Setting aside the sabotage theory, the Court of Arbitration for Sports banned Narsingh Yadav for four years from competitive sport. The Court ruled that he had intentionally taken the drug orally on more than one occasion, but allowed for a reversal if the sabotage was proved in an Indian court.
In a dramatic turn of
The transcript of the decision by the CAS ad hoc panel has stated that Narsingh's results were not the outcome of a one-time ingestion and could have come from only an oral ingestion of one or two tablets, reported PTI. The judgment took into account the concentration of the substance found in his blood to arrive
The clinching evidence appears to have been the concentration of the drug and the presence of long-term metabolic products of methandienone in both samples taken on 25 June and on 5 July – ruling out the sabotage angle of one-time addition to his drink.
"...all in all found the sabotage (s) theory possible, but not probable and certainly not grounded in any real evidence. The
Weighing the case on the basis of expert evidence provided by its counsel, the panel handed over the four-year ban to the athlete.
"The panel had to weigh circumstantial evidence of the athlete against scientific evidence of WADA to determine whether it was satisfied with the athlete's position that he did not take the prohibited substance intentionally. The panel is conscious that expert evidence offered by Professor Ayotte may be susceptible to qualification by
Narsingh had pleaded his innocence saying that he had been fed the banned substance without his knowledge after it was mixed in his energy drink or food by Jithesh, a sparring partner of another wrestler at Sonepat. The theory gained credence in the wake of Narsingh's room-mate as well failing a dope test after which both cited the sabotage by the third person as the cause. But, the CAS ruled out the possibility after finding that the room-mate's (Sandeep Yadav) ingestion was not at the same time.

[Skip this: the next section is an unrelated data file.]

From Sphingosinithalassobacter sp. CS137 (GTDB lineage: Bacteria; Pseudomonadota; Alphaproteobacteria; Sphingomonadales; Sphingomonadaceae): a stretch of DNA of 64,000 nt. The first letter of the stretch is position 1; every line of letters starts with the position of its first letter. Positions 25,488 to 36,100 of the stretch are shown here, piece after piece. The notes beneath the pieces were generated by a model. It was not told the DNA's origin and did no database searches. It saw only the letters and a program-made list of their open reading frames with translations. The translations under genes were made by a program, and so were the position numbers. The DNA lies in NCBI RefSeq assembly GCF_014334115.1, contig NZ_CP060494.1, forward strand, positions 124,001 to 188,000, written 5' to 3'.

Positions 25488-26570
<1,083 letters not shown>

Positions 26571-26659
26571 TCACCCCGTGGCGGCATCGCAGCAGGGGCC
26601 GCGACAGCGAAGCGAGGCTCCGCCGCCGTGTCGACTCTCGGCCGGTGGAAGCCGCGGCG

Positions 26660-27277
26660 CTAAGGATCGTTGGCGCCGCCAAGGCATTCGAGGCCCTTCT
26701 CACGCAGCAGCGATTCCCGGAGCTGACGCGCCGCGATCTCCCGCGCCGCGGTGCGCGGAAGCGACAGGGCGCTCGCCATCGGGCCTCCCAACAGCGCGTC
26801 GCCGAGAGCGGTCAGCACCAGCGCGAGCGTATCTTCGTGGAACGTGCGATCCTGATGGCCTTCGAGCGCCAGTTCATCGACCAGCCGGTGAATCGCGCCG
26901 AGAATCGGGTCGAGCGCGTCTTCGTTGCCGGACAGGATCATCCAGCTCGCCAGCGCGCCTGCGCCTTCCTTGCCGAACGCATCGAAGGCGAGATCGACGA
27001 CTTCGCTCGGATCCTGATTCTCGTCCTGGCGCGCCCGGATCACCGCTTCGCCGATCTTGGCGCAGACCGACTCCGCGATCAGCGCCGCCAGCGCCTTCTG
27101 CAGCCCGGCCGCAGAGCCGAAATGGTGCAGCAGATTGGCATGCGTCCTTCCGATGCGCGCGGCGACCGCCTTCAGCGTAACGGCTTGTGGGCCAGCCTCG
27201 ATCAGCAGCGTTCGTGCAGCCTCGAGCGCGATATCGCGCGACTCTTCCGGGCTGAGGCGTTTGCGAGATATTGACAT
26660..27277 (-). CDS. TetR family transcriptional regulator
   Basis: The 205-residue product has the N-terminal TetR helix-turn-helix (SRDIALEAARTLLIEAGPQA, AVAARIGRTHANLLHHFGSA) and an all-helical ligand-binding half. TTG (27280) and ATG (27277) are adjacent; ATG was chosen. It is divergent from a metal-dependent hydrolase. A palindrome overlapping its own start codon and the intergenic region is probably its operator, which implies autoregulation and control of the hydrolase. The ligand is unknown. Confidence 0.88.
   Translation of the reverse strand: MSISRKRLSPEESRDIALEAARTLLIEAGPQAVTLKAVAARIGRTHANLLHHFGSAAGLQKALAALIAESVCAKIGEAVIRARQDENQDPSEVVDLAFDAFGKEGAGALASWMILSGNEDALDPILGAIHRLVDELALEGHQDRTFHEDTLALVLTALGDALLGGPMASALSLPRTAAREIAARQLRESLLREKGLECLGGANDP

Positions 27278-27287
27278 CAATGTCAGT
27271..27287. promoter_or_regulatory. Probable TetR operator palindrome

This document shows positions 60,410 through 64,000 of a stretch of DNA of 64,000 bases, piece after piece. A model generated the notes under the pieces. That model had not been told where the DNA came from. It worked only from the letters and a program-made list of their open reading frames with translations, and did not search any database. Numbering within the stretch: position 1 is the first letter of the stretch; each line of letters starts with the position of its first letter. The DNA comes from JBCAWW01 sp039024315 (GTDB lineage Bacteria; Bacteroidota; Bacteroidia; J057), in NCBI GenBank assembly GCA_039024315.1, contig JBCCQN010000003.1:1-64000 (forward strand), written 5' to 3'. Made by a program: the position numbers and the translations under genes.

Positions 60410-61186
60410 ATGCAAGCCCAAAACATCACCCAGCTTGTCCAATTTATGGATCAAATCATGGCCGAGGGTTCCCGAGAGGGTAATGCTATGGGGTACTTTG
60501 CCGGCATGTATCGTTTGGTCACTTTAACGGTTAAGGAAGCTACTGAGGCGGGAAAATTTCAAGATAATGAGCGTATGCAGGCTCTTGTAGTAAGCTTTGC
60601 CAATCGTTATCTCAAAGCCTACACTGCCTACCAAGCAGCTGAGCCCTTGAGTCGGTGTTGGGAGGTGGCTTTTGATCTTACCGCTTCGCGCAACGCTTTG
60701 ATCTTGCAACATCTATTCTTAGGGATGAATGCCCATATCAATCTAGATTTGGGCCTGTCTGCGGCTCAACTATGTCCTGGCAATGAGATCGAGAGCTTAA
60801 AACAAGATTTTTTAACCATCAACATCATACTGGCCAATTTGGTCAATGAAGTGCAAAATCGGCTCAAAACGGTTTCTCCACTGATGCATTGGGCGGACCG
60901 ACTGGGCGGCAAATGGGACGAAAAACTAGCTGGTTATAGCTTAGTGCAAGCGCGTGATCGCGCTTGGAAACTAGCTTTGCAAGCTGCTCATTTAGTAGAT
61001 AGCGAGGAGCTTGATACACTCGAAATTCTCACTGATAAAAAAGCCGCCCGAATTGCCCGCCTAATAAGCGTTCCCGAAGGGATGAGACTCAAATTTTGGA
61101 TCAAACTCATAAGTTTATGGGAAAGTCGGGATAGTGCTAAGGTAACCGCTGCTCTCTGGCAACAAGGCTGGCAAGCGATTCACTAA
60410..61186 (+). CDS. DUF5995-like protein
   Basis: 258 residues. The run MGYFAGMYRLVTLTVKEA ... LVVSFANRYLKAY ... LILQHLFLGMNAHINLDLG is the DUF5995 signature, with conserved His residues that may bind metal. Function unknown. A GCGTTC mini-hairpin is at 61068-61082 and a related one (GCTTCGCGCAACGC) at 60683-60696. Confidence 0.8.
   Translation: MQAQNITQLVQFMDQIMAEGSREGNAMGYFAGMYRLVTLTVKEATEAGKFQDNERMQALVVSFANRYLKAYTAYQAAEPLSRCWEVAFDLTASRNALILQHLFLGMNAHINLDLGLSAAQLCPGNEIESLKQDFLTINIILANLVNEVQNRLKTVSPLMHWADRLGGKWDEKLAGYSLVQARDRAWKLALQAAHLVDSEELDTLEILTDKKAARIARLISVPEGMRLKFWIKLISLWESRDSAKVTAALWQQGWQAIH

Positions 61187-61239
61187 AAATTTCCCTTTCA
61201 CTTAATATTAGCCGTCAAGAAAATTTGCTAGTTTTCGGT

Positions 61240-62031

"He (Sandeep) had the parent compound of methandienone in his test results, so he must have taken the substance after the athlete (Narsingh), as opposed to both having their drinks spike at the same training session," the panel said, reported PTI.
The report accepted the expert's argument that there was at least 12-20 hours difference between the ingestion of the substance by Narsingh and his room-mate.
However, a criminal case has been filed against Jithesh, and WADA said that it would re-appeal the current decision at the CAS in case sabotage was proved at an Indian Court.
WADA refused to accept Narsingh's plea that it was unintentional saying the dosage cannot have resulted from a suspension in water as it would have been clearly visible given the substance was highly insoluble. While not ruling out the plausibility, the Court refused to accept the probability of the event.
"He cannot establish the source of the prohibited substance. He has merely claimed that his drink must have been spiked during a training session on 23 or 24 June 2016. There is no evidence relating to this, only evidence that his food was allegedly tampered with some 20 days before," the WADA said.